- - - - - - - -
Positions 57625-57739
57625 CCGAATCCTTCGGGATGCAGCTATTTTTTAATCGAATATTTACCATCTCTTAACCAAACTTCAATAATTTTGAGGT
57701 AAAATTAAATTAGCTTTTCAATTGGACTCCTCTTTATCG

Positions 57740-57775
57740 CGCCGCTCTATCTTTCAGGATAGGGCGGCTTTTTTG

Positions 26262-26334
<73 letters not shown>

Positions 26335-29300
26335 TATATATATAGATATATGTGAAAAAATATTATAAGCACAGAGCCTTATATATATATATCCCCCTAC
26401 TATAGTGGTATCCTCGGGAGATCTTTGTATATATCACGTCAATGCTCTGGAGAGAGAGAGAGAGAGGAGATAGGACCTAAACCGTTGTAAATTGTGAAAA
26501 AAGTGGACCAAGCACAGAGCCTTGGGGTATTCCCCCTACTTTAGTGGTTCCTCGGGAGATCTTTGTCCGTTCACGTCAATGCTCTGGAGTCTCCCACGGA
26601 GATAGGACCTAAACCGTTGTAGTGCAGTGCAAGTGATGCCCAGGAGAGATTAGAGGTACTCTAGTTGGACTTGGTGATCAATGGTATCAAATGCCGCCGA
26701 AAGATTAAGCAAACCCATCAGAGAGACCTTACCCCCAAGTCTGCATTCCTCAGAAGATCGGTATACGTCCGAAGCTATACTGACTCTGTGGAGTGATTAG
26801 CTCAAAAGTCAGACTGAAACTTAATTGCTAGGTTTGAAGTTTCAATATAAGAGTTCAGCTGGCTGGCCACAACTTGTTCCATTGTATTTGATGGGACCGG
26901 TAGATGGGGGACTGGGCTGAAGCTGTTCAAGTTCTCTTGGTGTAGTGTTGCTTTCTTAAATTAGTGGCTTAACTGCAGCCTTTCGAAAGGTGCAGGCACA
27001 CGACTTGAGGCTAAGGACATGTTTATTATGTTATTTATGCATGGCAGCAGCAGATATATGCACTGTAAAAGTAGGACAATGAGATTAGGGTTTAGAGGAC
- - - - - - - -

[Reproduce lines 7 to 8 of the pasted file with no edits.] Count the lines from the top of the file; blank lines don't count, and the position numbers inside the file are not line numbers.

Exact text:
<73 letters not shown>

Positions 26335-29300